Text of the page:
I visited another client recently that I thought would provide an ideal case study.
Hopefully, you are aware of the need for an Anti-Virus package to protect you against malicious software, hackers, identity thieves and other ne’er do wells. Well this client took security just a little too far…
He contacted me to complain that his computer was so slow as to be unusable. He would send a document to print, and it would take half an hour for the printer to spit it out. The side effect of this was that he was getting somewhat ‘click-happy’, and sending jobs to the printer 2 or 3 times thinking that it was ignoring his requests. Eventually the printer would produce 3 copies of the same document, thus wasting ink and paper. When you consider that printer ink is more expensive per litre than vintage champagne, he needed help and fast!
I arrived to find a PC that was not only slow to print, but took 5 minutes to start up and an absolute age (greater than a minute) to launch any programs. Years of experience have taught me that this is usually down to one of three things – too many programs running in the background, a hard disk that is nearly full (see my earlier post about emptying your Recycle Bin) or an underpowered PC (not enough RAM or a slow processor).
First thing I did was examine the System Tray to see what was running at startup. Sure enough, the Notification Area was crammed with a dozen or so icons! Three of these were anti-virus programs! (See a future post where I discuss the other installed detritus and what I did about it).
Now, I’m as security conscious as it gets, but I can tell you that 3 Anti-Virus programs is overkill! The client had installed Avast!, F-Secure and MalwareBytes. These are all very good Anti-Virus packages, in fact the free version of Avast! is the best free package on the market, but you certainly don’t need 3 packages. This article from Kaspersky (also one of the best free packages, and my choice for paid for packages) explains the reasons why running more than one Anti-Virus is a very bad idea, but in short:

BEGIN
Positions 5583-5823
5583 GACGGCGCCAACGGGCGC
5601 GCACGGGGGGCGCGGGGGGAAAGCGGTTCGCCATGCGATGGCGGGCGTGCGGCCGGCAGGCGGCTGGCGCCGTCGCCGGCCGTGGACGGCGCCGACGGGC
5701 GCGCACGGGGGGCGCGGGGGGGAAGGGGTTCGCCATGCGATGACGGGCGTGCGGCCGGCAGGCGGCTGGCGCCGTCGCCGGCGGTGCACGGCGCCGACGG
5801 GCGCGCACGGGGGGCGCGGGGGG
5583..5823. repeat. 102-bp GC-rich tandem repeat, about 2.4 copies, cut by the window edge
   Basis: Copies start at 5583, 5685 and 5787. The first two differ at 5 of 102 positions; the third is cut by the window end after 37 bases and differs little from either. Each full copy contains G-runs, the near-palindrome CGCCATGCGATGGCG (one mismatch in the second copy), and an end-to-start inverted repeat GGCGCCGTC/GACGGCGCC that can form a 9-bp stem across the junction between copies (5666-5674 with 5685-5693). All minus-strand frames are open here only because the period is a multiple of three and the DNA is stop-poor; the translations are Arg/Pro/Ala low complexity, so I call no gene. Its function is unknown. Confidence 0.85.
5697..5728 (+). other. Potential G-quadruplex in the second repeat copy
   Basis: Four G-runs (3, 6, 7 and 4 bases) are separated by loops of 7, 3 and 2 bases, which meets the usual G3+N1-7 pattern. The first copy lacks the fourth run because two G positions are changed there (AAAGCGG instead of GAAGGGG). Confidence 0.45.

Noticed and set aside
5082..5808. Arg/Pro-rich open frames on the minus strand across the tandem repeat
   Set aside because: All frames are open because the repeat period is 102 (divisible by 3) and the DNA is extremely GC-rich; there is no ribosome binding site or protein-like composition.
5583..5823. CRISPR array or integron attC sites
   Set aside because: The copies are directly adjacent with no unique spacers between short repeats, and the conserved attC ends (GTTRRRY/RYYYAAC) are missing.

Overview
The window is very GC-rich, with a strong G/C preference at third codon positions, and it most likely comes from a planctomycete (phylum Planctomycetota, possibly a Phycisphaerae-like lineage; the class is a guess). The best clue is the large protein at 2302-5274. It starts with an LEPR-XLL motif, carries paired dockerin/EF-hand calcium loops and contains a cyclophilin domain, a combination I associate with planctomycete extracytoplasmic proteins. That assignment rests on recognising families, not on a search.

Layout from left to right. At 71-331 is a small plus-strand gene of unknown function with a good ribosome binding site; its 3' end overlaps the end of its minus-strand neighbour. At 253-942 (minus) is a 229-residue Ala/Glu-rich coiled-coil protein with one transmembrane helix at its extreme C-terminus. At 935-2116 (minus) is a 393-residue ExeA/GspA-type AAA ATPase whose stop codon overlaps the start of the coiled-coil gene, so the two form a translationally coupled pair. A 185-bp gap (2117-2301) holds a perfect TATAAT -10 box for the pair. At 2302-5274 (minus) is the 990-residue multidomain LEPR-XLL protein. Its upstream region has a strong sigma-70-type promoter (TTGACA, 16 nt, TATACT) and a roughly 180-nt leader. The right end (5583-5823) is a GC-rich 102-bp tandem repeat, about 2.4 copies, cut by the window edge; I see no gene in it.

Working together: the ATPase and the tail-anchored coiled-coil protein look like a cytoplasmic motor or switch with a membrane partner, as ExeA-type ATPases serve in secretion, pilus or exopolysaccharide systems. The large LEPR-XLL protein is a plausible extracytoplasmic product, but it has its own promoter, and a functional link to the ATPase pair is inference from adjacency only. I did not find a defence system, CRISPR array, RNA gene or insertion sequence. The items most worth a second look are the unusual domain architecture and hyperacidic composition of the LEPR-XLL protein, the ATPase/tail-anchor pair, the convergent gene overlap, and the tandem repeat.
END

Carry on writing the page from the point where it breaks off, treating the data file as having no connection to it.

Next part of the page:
- They will try to kill each other. A competing antivirus program that is monitoring and sending information about your system tends to look like a virus.
- They will fight over viruses. An antivirus program will quarantine any suspicious program to protect you, but a competing one will still detect the quarantined file and try to grab it. It will also continue to notify you, even thought your system has been made safe.
- They will sap your power. Antivirus programs are resource hungry, and will compete for resources to carry out redundant operations.
It also turned out that although the client was running the free version of Avast!, he had paid for F-Secure and MalwareBytes. I decided therefore to uninstall Avast!, and switch off the real-time scanning of MalwareBytes. Why not just uninstall MalwareBytes? Because it’s very good for giving a second opinion. I often install and run the free version on client machines after running a paid for solution when fixing a suspected virus attack. Nine times out of ten it finds something the other one missed.
The point is, no Anti-Virus package is perfect, and malware is evolving all the time. However, if you keep your package updated, and exercise some simple Operational Security (OPSEC) while using the internet, one package is enough.
Best Budget Buy: Kaspersky Anti-Virus. Not only is Kaspersky one of the cheapest paid-for products, it is also very kind to your computing resources. It’s a bit limited on features, so if you want more stuff like Parental Control and a Password Manager, consider:
Best Full-fat Product: Kaspersky Total Security. It has every feature you will ever need! I’ve also discovered that if you have an eBay account you can usually pick up a Kaspersky Total Security licence key for less than a tenner! Simply download the 30-day trial from the Kaspersky site, then buy a key from eBay when the 30 days is up.
I will write a more in-depth study of online security in the future, where I will give you some OPSEC tips, and tell you how to tell if you have a virus and what to do about it. That’s it for now, thanks for reading!